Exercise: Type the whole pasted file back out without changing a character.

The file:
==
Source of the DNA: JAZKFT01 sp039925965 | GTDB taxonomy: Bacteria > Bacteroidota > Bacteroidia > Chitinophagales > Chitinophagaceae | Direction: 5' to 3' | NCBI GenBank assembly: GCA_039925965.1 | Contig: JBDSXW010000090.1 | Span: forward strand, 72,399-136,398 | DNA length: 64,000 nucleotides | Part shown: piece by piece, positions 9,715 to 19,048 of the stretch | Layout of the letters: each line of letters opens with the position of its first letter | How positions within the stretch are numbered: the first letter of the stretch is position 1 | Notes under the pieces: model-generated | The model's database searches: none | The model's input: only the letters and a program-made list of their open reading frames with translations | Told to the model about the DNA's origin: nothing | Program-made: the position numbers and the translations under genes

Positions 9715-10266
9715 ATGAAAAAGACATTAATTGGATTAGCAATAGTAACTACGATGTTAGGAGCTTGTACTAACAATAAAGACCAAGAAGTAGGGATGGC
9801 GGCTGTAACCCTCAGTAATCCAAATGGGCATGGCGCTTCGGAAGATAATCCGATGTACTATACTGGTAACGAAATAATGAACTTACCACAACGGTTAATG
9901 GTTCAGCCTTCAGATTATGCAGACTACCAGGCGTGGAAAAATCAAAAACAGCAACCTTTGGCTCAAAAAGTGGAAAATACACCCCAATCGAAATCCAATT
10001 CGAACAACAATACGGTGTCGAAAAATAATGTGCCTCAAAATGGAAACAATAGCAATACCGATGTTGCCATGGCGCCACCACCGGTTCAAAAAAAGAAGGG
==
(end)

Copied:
Source of the DNA: JAZKFT01 sp039925965 | GTDB taxonomy: Bacteria > Bacteroidota > Bacteroidia > Chitinophagales > Chitinophagaceae | Direction: 5' to 3' | NCBI GenBank assembly: GCA_039925965.1 | Contig: JBDSXW010000090.1 | Span: forward strand, 72,399-136,398 | DNA length: 64,000 nucleotides | Part shown: piece by piece, positions 9,715 to 19,048 of the stretch | Layout of the letters: each line of letters opens with the position of its first letter | How positions within the stretch are numbered: the first letter of the stretch is position 1 | Notes under the pieces: model-generated | The model's database searches: none | The model's input: only the letters and a program-made list of their open reading frames with translations | Told to the model about the DNA's origin: nothing | Program-made: the position numbers and the translations under genes

Positions 9715-10266
9715 ATGAAAAAGACATTAATTGGATTAGCAATAGTAACTACGATGTTAGGAGCTTGTACTAACAATAAAGACCAAGAAGTAGGGATGGC
9801 GGCTGTAACCCTCAGTAATCCAAATGGGCATGGCGCTTCGGAAGATAATCCGATGTACTATACTGGTAACGAAATAATGAACTTACCACAACGGTTAATG
9901 GTTCAGCCTTCAGATTATGCAGACTACCAGGCGTGGAAAAATCAAAAACAGCAACCTTTGGCTCAAAAAGTGGAAAATACACCCCAATCGAAATCCAATT
10001 CGAACAACAATACGGTGTCGAAAAATAATGTGCCTCAAAATGGAAACAATAGCAATACCGATGTTGCCATGGCGCCACCACCGGTTCAAAAAAAGAAGGG